4. But the aim of Imamate is not confined only to preserving and implementing the Divine Law. They also had a deep insight into the esoteric aspects of Islam, including ethics, philosophy and mysticism, and they explained it to those who were able to comprehend these dimensions of Islam. Henry Corbin states that besides nubuwwat at-tashri‘ containing Shari‘ah there is also Haqiqat in Shi‘a Islam, i.e. the innate esoteric truth.

5. The very important aspect of Imamate is that the Imams (a) not only preserved, described and explained Islamic teachings and laws having left a number of texts fixed on a silent paper, but they showed the people the role models of a blessed and pious life based on Islam. This is the mentioned Haqiqat that includes following Shari‘ah as the necessary basic and initial stage We should stress that this role model and this ethical example is not a kind of book learning but is the alive example that is topical for all times. It is a vivacious role model as the Imams (a) urged people to call to Islam not by words but basically by deeds and examples as it was recommended in Imam Ja‘far as-Sadiq’s hadith. We must follow every prescription of Shari‘ah as it is the basis of Islam as an integral social, political, economic and judicial system, and it is the guarantee for justice in all these areas. But it’s doubtful that we’ll be good and true Muslims if we’ll just follow the instructions of fiqh mechanically, as above this Islamic ethical system is contained in 14 Infallibles’ deeds, and their very destiny is the vivid example how a Muslim should live his life. Every Imam (a) was a focus of some special aspect of Islam that plays important role in forming its ideological basis. For example, Imam Hussein (a) is a sample of self-sacrifice and martyrdom (shahadat) on God’s path, while Imam Sajjad is an example of total devotion to prayer; the 2nd Imam Hasan (a) is an example of patience (sabr), and Imam Ja‘far as-Sadiq (a) is an example of scientific erudition, and Imam Ali (a) is a universal example of justice and wisdom, while the Prophet (a) gathers all of this aspects inside of himself at once. Besides giving us a special pattern of behavior and life project, the Infallibles (a) have left for us various strategies appropriate for different conditions including political situation that is constantly changing. Though they (a) surely struggled for the same aim, i.e. reviving Islam, they used varied methods and strategies. Thus, the strategy of Imam Hussein (a) was a revolutionary one, while the strategy of Imam Hasan (a) was expectant, and the strategy of Imam Ridha (a) was invasion into the enemy’s state structures, and the strategy of Imam Sadiq (a) was educational as he spread the true Islam by the means of scientific research and teaching people, and, finally, the strategy of Prophet (a) and Imam Ali (a) was state governance. But we should remember that in the meantime all the Infallibles (a) form the same Light of Guidance, that’s why we should perceive all those role models and strategies as a wholesome entity, as the united essence of genuine Islam’s reality. Due to this reason we cannot exclude any role model or strategy from this unity, as by destroying this comprehensive system we thus risk to deny Tawhid.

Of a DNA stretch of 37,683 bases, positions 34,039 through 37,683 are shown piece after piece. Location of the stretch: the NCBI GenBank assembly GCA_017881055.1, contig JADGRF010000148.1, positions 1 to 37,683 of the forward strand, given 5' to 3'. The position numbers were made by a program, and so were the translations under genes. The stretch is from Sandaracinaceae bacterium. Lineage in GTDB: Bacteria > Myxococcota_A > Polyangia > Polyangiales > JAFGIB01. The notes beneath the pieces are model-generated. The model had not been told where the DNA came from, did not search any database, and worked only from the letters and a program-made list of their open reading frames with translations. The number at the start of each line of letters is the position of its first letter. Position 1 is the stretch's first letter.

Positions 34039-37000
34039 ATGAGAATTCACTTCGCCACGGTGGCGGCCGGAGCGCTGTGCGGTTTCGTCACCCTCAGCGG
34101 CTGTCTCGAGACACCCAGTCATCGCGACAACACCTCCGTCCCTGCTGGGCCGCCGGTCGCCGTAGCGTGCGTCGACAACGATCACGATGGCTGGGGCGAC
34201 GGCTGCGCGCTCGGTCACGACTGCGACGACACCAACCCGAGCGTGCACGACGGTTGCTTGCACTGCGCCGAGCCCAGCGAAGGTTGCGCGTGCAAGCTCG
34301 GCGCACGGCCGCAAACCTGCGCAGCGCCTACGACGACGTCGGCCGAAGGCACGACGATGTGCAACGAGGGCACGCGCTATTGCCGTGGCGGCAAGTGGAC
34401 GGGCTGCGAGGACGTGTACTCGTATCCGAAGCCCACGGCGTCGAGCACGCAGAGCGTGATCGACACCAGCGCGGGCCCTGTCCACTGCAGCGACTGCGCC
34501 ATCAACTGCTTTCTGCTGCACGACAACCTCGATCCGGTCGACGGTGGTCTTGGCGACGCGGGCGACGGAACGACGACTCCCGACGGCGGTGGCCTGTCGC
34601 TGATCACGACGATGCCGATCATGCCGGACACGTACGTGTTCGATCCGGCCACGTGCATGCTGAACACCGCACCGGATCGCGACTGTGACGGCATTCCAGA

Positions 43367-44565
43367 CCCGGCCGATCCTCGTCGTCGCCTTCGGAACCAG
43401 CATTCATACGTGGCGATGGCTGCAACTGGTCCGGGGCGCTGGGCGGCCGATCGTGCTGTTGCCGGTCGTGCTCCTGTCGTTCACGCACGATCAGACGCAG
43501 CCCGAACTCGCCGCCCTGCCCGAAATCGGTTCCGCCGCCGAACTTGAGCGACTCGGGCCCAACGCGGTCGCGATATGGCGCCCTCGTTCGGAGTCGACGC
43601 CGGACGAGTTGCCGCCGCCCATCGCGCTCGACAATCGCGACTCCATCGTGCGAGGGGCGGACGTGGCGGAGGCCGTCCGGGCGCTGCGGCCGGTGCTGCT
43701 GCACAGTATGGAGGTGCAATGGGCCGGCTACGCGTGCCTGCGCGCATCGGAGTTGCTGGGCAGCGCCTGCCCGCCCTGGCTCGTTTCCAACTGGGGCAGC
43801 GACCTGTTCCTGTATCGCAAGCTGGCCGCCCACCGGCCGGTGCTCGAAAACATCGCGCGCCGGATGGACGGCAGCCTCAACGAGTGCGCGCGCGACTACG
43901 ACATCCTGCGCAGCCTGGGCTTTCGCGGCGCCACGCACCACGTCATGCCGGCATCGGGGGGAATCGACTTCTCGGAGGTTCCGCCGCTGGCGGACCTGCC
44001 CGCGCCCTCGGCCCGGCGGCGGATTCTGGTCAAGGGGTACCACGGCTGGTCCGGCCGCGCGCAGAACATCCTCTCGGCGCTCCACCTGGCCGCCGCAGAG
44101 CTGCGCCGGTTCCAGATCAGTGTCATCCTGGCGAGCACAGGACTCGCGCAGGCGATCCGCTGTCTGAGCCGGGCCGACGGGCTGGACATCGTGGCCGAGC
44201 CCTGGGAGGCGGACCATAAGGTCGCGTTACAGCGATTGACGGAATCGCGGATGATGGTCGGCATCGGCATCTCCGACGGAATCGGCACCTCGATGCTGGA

[1] “The Sayings, Aphorisms and Admonitions of Imam Khomeini”, Tehran, 1995, p. 51.

[2] In his book “A Short History of ‘Ilm al-Usul” Shahid Muhammad Baqir as-Sadr points out that Shi‘a scholars of Usuli trend use ijtihad in its second meaning understanding it as the process of derivation of the laws of Shari‘ah from Qur’an and Sunnah, while ijtihad in its first meaning was understood as exegete’s personal opinion that could even contradict the Holy Book and Prophetic traditions (hadith).